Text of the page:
Money (That's What I Want)
This track stands out as one of the better tracks on the album just because it's one of the best written songs. I still prefer the Beatles version to Lewis', but Lewis does a wonderful job with it putting his own spin on it. At some point, I'll definitely cover this song and this will be my blueprint.
What'd I Say
What this does is take Ray Charles' original and strip all of the blues away - filling it back in with more rock and roll. While there may have been sexual innuendo in the original, this does not mask it at all it's much more aggressive.
Great Balls of Fire
It's a great piano part, driving blues line, and lyrics that don't necessarily mean anything... but it's just got a ton of attitude. I'm sure you've heard it, but in a live setting it does incredibly well. It's Lewis at his finest. It feels like other songs on this album are trying to recreate the magic that this song provides and while I don't believe that is the case I think this is just the culmination of a perfect Jerry Lee Lewis song.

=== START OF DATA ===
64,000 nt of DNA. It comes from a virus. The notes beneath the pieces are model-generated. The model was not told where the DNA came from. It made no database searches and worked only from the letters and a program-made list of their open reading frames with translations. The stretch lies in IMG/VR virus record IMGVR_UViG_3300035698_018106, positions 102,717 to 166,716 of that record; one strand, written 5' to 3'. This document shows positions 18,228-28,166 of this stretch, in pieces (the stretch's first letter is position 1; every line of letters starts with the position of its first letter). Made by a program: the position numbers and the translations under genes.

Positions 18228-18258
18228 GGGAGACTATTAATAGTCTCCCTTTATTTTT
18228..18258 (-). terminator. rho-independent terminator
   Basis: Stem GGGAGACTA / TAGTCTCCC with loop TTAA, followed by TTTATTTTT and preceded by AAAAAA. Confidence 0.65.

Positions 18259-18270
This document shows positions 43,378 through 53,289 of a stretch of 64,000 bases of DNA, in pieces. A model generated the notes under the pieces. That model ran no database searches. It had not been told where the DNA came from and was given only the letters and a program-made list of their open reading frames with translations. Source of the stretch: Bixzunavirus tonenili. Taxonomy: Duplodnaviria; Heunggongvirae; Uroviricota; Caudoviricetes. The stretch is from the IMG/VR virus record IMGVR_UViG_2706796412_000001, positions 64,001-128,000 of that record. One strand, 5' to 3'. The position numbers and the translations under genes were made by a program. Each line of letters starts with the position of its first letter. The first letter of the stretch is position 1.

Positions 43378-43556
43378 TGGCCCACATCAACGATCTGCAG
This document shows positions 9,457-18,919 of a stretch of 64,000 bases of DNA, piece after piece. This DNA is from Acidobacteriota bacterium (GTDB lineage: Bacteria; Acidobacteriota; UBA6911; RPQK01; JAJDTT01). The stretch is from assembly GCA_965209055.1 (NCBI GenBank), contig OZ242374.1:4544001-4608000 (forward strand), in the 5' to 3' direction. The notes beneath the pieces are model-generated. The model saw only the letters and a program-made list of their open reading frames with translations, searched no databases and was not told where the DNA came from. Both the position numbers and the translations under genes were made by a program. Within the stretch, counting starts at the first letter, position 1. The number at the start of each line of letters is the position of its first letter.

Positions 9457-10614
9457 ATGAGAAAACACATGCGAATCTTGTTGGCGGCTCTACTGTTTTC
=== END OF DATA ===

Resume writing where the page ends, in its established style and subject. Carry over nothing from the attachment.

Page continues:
All in all, it's a good album, I enjoyed it. It's nothing I would listen to over and over, but it's good to hear Lewis in a live setting. Hearing other covers such as 'Good Golly Miss Molly' and 'Hound Dog' really expands his appeal to me. While he sticks in his style of rock and roll piano and doesn't stray too far away from it, he has truly mastered his style of playing. If there ever becomes a point for me to study early rock and roll piano, Jerry Lee Lewis will be the first guy I look towards.
Tomorrow's album: KT Tunstall's Drastic Fantastic.